A court has ruled that a Vancouver law firm wrongfully dismissed a woman it employed as an articling student.
The judge also found that Melissa Kristine Ojanen not only suffered emotionally because of her experience at the Acumen Law Corporation.
Her loss of employment also drove Ojanen to become homeless for three months.
“She is the victim of unfair, bullying, bad faith conduct by her former employer and her former principal and has suffered substantial and prolonged emotional distress because of that conduct,” wrote B.C. Supreme Court judge Geoffrey Gomery in his reasons for judgment.
The principal referred to by Gomery is lawyer Paul Doroshenko, founder and sole proprietor of Acumen Law. The judge also noted that the firm’s senior associate is Kyla Lee.
Because of what Ojanen went through, the judge ruled that she is “entitled to a substantial award of aggravated damages” of $50,000.
Gomery also ordered Acumen Law to pay Ojanen $18,934 in ordinary damages.
As for Doroshenko, the lawyer is to pay the woman $10 in nominal damages.
Ojanen’s brief tenure in 2016 led to two lawsuits: one brought by Acumen Law against her various alleged acts, including taking material from the firm, and the second by the woman against the law firm.
Citing Ojanen’s evidence, Gomery wrote in his reasons for judgment that she “blames the dismissal and the lawsuit for the break-up of her marriage”.
“She feels herself an outcast from the legal profession and unqualified for other employment,” Gomery wrote.
Ojanen has been mostly unemployed since she was fired from Acumen Law.
“She could not afford her rent and lived out of a car for three months,” the judge wrote.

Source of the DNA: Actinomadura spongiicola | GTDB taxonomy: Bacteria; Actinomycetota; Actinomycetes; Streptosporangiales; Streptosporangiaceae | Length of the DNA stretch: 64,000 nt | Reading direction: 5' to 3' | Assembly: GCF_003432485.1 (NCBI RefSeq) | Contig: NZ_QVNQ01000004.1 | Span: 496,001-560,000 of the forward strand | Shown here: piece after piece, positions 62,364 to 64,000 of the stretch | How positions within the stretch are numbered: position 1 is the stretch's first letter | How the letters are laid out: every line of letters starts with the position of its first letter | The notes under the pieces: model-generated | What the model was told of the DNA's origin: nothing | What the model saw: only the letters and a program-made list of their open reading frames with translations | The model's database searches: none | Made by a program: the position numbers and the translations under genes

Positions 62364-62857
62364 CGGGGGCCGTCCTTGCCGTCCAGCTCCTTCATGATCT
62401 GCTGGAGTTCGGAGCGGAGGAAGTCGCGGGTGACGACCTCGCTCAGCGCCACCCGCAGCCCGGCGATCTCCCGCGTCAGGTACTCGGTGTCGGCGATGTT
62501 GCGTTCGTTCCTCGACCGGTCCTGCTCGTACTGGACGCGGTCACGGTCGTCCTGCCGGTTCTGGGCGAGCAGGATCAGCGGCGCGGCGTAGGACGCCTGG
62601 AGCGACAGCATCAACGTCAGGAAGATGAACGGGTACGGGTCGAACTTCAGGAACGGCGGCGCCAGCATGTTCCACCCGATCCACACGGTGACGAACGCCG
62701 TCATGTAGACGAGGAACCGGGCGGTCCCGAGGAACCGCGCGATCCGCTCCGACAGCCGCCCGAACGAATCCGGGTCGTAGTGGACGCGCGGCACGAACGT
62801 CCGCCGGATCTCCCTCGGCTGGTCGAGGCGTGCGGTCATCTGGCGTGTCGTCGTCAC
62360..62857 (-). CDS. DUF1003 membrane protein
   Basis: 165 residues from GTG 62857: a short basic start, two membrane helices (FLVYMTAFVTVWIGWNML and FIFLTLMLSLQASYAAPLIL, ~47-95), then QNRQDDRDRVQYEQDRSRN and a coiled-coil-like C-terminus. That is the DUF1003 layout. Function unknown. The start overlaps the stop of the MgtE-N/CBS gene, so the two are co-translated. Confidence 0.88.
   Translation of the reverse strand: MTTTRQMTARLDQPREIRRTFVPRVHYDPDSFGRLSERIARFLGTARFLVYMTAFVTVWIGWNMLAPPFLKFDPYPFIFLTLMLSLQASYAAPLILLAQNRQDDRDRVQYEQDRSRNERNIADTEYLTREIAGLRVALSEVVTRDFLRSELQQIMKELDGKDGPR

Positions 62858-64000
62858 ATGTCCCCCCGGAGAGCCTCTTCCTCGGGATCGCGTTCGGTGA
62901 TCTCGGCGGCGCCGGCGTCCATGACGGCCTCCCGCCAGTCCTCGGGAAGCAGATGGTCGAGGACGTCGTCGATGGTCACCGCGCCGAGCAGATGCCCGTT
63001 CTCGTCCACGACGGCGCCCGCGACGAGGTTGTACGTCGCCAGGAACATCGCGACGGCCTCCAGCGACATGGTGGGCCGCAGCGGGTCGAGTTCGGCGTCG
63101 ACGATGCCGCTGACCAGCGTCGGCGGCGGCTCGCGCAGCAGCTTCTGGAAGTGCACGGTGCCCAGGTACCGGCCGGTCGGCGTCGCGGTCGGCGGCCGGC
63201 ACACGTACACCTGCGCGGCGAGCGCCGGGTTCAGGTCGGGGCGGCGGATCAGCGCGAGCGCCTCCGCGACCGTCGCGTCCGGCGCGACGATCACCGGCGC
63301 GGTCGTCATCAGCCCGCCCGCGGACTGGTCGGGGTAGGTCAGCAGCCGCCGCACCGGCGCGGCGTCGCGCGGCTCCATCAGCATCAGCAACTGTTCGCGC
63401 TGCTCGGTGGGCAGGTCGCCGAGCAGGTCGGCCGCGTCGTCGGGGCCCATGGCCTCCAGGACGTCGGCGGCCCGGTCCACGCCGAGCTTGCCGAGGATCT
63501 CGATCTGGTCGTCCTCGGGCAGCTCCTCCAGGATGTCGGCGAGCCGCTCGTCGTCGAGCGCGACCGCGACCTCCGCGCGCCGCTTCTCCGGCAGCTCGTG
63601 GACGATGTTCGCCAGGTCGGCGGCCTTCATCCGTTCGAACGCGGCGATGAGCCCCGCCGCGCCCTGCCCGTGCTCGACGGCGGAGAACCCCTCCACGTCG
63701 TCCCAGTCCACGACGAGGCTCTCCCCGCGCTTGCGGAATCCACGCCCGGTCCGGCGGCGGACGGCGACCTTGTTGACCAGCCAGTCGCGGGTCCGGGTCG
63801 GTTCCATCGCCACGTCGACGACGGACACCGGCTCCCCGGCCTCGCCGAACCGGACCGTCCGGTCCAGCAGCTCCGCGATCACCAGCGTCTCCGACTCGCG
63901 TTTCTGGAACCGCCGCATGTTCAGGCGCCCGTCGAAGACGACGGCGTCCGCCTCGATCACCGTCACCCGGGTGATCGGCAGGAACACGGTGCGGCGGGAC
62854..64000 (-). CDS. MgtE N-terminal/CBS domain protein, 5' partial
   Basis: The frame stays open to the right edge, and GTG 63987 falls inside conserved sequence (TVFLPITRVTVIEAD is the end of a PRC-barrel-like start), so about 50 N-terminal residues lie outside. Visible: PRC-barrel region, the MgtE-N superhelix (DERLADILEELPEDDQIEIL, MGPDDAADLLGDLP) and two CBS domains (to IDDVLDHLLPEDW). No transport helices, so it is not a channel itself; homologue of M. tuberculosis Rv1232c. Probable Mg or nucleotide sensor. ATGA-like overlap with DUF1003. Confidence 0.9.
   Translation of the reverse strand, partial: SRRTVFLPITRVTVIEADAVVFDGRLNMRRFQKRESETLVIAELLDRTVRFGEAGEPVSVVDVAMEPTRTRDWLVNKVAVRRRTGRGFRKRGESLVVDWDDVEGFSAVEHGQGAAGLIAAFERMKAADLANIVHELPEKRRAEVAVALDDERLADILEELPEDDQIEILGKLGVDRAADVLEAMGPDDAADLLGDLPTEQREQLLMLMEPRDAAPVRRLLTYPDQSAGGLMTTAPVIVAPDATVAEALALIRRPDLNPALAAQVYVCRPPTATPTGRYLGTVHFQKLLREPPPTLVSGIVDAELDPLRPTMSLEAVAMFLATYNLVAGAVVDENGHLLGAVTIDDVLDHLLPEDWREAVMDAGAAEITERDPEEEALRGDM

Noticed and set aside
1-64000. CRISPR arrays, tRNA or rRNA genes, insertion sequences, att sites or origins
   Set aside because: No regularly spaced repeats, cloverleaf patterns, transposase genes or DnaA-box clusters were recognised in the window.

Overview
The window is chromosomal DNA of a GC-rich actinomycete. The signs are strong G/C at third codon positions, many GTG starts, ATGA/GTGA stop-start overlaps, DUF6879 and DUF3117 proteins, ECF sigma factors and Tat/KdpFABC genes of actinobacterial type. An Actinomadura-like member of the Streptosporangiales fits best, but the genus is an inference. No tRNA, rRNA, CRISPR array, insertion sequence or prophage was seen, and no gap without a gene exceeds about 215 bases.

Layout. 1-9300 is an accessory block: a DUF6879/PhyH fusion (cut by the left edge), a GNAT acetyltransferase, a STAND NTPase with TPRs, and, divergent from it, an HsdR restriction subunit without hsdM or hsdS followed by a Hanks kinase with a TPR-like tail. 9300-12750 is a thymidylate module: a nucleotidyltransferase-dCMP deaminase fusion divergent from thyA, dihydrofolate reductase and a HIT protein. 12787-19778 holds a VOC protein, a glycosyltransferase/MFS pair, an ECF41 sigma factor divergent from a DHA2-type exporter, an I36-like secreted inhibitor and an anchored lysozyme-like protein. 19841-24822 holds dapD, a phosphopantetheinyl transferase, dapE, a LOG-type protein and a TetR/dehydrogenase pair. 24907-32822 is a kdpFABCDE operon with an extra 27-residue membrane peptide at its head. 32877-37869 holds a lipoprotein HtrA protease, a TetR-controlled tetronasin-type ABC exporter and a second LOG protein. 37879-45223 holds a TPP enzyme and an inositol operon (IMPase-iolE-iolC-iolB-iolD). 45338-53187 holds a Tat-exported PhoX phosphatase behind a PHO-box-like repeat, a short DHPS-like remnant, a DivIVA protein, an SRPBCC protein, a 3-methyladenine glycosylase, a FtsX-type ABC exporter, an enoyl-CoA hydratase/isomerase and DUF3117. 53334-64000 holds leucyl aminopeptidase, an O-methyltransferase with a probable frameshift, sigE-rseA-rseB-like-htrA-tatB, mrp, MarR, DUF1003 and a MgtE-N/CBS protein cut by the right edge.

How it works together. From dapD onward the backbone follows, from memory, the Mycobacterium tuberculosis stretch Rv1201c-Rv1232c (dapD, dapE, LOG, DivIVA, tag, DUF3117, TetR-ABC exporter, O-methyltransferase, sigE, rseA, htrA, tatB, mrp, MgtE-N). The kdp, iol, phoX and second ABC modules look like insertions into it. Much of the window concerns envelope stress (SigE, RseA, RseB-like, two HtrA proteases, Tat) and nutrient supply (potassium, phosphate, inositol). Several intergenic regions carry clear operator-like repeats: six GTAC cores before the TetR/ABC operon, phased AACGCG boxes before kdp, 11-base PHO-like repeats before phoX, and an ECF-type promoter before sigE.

The car belonged to her now ex-husband, who later took back the vehicle.
“Ms. Ojanen lived on the street for a week or so after that before she was able to persuade her parents to take her in; she now lives in an apartment they own,” Gomery noted. “Pending the resolution of this lawsuit, her life has been on hold.”
The judge dismissed Acumen Law’s allegations of misconduct against Ojanen.
In contrast, Gomery found a number of actions by Acumen Law and Doroshenko as “unfair and unduly insensitive.”
These include serving Ojanen a termination letter and notice of civil claim in front of her classmates at her Professional Legal Training Course (PLTC).
This was “unnecessary and psychologically brutal”.
“Ms. Ojanen lived a short walk from Acumen’s office,” the judge noted. “Mr. Doroshenko knew her address. In his evidence, Mr. Doroshenko suggested that he made the decision to serve Ms. Ojanen at PLTC because the server could not locate her at home. This is manifestly untrue. The notice of civil claim was filed on September 16 and Ms. Ojanen was served before classes were done for the day. This was a deliberately public firing.”
Gomery also recalled that in the termination letter and notice of civil claim, the law firm and Doroshenko accused the woman of “deceit and dishonesty”.
“These accusations were harsh and unwarranted,” according to the judge. “The only basis for these accusations were unfounded suspicions.”
Acumen Law and Doroshenko also “persisted in unfounded allegations against Ms. Ojanen through the litigation process to this trial, three years later”, the judge wrote.
According to the judge, Doroshenko’s decision to terminate Ojanen's employment was triggered by his discovery of a website called 'BC Driving Prohibitions Blog'.
The blog contained information for people facing driving violation charges, and the lawyer believed that Ojanen was behind it.
Citing Lee's evidence, the judge noted that Acumen Law "specializes in what Ms. Lee compendiously described as 'driving law', including the defence of criminal and regulatory offences committed while driving, reviewing driving prohibitions and related requirements imposed under the Motor Vehicle Act".
The judge wrote that while Doroshenko was protective of the firm's interest, his response was “disproportionate and bullying”.
Gomery noted that Ojanen claimed that the blog was a project of her husband at the time. The judge found that the woman "participated in the Blog from the time it was posted on the Internet".
However, this activity did not constitute competition with Acumen Law, which has "made a meal" of driving law.
"The Blog does not offer legal advice," the judge stated. "It provides information concerning roadside prohibitions that is equivalent to that offered by Acumen and Ms. Lee in their blogs, without charge, to the world at large."